Equal parts late-night eatery and cultivated drinking establishment, Steam Kitchen gives you the best of both worlds with delicious American-style smoked and grilled meat sandwiches on a fresh steamed bun and creative and classic house cocktails that are strong and tasty, just how we like ’em!
Where: 26 Haegoz Street, Jerusalem
With craft beer finally getting some buzz in Israel, Beer Bazaar is one of the hottest joints in the shuk with over 100 bottled Israeli microbrews of all tastes and types, a healthy selection on tap, a beer-friendly food menu and an all-around awesome atmosphere.
Casino de Paris
Tucked away in the depths of the Georgian shuk between the covered and uncovered market streets, Casino de Paris has a colorful history. The building it’s housed in has served as a casino, hotel, British officer’s club and a brothel over the years, but now it’s one of the classier joints in the shuk. The crowd skews a little bit older, attracting mostly professionals in their 30’s and 40’s, but Thursday nights still have an air of fun and youth as the bar stays open until 2 or 3 am serving well-made, original house cocktails inspired by the shuk, craft beers, some decent wines and an eclectic dairy menu also inspired by the ingredients and culture of the shuk.
Cinco De Mayo
If you’re looking for a legitimate party atmosphere, Cinco De Mayo isn’t a bad place to start. The bar frequently hosts DJ’s playing a range of different styles and you’ll find people drinking, eating and maybe even dancing until around 2 am on Thursday nights. The revelers really begin to pack the place around 10:30 pm, so don’t be surprised if you have trouble finding a seat after that, but you can always make like the locals and grab a drink from inside and hang out in the alley.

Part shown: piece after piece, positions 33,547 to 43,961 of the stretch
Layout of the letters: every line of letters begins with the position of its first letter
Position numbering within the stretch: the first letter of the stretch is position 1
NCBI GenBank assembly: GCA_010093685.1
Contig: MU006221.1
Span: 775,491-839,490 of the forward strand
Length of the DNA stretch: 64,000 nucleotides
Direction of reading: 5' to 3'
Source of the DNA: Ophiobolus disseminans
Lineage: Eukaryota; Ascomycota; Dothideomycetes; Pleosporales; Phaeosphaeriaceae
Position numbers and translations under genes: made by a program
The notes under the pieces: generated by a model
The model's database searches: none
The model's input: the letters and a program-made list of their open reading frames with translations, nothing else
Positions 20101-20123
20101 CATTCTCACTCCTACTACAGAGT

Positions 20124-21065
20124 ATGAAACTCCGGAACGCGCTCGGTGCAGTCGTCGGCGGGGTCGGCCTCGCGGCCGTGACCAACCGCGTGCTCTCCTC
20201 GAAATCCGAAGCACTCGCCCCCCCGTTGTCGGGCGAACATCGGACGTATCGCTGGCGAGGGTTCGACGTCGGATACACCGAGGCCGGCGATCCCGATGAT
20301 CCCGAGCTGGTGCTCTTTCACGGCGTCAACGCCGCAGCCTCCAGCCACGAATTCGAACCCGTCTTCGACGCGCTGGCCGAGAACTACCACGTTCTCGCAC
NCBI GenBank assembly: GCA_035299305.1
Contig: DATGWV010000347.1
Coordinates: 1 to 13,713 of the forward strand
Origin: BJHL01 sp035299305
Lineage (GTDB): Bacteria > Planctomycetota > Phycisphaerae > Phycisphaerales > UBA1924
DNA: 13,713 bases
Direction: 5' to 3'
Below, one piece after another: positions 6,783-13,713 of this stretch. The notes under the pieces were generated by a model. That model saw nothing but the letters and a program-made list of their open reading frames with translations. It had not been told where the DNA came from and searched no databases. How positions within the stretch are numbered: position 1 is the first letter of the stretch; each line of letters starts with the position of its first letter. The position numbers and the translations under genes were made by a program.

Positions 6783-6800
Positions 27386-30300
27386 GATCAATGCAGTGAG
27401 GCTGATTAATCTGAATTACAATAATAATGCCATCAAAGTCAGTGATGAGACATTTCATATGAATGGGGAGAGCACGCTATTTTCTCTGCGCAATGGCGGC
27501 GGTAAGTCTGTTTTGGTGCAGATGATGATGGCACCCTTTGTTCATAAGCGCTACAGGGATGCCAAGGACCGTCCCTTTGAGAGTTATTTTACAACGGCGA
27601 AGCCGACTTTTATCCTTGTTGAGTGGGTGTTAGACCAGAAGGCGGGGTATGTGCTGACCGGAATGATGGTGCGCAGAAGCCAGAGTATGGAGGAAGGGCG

Despite the name, Cinco de Mayo actually has nothing to do with Mexico or the 5th of May. The group of friends who started the bar took the name from their time living on a commune outside of Jerusalem, where nobody worked on May 5.
Despite its location off the main drag and relatively small stature, Shuka Bar on Egoz Street is one of the most popular places in the shuk. It’s a relatively meat and potatoes types of place, serving only Israeli beers, choice liquors and small snacks, but on Thursday nights it tends to turn from hole-in-the-wall hangout to a big party.